There were more surprisingly strong results last week, bucking the trend of the now widely reported price falls across Melbourne.

A family home in Malvern sold (with a competitor) for half a million dollars above the range.

It was a good house. It wasn’t exceptional or newly renovated, but it was attractive, well positioned, conservatively priced, and ticked the boxes for many buyers.

It was also listed in isolation – pretty much the only decent family home on the market when it started a few weeks ago.

I doubt that this property would have sold for more last year, and it may have sold for less, depending on the depth of the buyer pool and the number of competing properties at the time.

Over in South Yarra we sold a beautifully renovated townhouse two weeks before the auction for $200,000 above expectation (the vendors’ and ours). We had 100 groups inspect over the first three opens and multiple offers.

But while some segments of the market are outperforming, others are falling flat.

From our office there were properties that started last week that only saw two or three groups inspect the first open. Price adjustments (reductions) are much more common than six months ago. But things seem to be stabilising.

Meanwhile, a modest single level home in the Gascoigne Estate saw 54 groups inspect on Saturday and the price range was promptly increased.

There seems to be a great divide in the market right now. A larger than usual gap between the most desirable properties and the least.

Why? Sentiment. Consumer psyche. A lack of confidence. Inflated building costs.

Here is the thinking, whether justified or not:

In an uncertain environment with rising interest rates and an expectation or falling house prices, buyers want to be sure that they are buying the right property at the right price.

Buyers need to see social proof and competition. Busy opens and competitive auctions give buyers confidence. ‘If all these other buyers are interested and seeing value, then so am I.’

Buyers’ expectations have risen just as urgency has diminished. You’ve heard it before – FOMO (fear of missing out) has made way for FOOP (fear of overpaying).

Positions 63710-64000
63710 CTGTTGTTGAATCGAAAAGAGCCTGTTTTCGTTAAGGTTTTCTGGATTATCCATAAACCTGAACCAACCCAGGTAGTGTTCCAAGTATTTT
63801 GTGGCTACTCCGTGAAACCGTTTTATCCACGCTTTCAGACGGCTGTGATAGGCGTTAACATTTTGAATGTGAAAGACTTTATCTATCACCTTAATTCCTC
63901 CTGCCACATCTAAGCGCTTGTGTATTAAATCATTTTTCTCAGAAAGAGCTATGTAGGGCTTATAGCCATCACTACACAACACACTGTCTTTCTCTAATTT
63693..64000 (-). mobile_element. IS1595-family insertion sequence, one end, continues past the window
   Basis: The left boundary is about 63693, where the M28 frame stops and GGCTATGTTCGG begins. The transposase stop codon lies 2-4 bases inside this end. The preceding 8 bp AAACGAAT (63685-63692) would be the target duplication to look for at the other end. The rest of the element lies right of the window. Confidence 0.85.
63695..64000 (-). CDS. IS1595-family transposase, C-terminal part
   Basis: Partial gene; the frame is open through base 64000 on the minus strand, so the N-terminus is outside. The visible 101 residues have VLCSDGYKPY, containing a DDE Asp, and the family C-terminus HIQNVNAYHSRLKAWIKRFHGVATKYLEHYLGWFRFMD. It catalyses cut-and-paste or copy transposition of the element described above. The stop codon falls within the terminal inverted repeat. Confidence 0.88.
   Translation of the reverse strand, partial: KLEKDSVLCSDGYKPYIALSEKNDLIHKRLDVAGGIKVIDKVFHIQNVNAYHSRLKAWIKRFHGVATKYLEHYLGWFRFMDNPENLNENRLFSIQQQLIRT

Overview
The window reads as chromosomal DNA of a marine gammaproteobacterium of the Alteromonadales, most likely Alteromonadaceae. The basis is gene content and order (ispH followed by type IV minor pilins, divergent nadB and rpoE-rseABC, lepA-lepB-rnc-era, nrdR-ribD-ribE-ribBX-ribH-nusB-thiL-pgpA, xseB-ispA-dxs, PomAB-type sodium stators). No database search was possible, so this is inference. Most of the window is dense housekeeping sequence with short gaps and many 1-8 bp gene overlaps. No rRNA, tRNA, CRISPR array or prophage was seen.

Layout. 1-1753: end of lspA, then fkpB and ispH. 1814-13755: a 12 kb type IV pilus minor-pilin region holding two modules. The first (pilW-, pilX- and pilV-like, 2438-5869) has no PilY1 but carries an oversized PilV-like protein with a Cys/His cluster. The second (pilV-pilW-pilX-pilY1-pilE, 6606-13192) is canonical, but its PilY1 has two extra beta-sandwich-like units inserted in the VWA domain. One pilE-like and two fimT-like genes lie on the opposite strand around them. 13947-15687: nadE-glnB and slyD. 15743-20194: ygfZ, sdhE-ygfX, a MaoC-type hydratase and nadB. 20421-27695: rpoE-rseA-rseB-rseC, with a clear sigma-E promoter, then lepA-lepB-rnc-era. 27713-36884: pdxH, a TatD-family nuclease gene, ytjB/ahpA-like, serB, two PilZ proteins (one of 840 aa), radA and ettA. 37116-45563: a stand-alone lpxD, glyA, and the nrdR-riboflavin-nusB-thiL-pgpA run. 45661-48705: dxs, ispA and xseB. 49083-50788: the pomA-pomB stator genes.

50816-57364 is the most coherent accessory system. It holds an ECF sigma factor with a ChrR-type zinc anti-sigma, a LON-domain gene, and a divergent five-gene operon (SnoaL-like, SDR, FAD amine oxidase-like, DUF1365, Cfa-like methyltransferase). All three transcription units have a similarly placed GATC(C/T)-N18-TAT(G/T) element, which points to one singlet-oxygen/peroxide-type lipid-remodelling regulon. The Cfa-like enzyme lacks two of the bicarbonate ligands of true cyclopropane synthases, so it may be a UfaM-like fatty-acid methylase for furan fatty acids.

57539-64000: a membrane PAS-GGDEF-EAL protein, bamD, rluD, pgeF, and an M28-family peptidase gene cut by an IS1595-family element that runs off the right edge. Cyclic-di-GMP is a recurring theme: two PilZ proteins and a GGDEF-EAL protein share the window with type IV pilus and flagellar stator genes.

‘If prices are falling and the cost of borrowing is rising, this property better tick all the boxes or I just won’t stretch for it. I can wait and see if something better comes up for a lower price in six months’ time.’

I would argue that this is flawed logic and not a great attitude towards buying real estate, but this is the perception of many buyers right now and it is understandable, particularly for those who still believe house price predictions from analysts and banks who are proven wrong time and again.

Finally, ‘if the house needs immediate work, then I expect a substantial discount because the cost of renovating has gone up 40 percent in two years and it’s going to be hard to find an architect, builder and trades.’

These attitudes may be contributing to a ‘two speed’ market, where we are seeing reasonably priced, move-in ready homes in a desirable street/location selling just as well as they were in 2021, with prices largely unchanged.  

Then there are other homes, either requiring work or otherwise compromised, that are selling for a discount to 2021, but certainly not at the ‘bargain’ level that some wishful buyers are hoping for.

If you’re sitting on a desirable piece of the Gascogine Estate or South Yarra – fear not! The market is very good right now and there are plenty of buyers on the prowl.

Feature Property: 53 Wrights Terrace, Prahran

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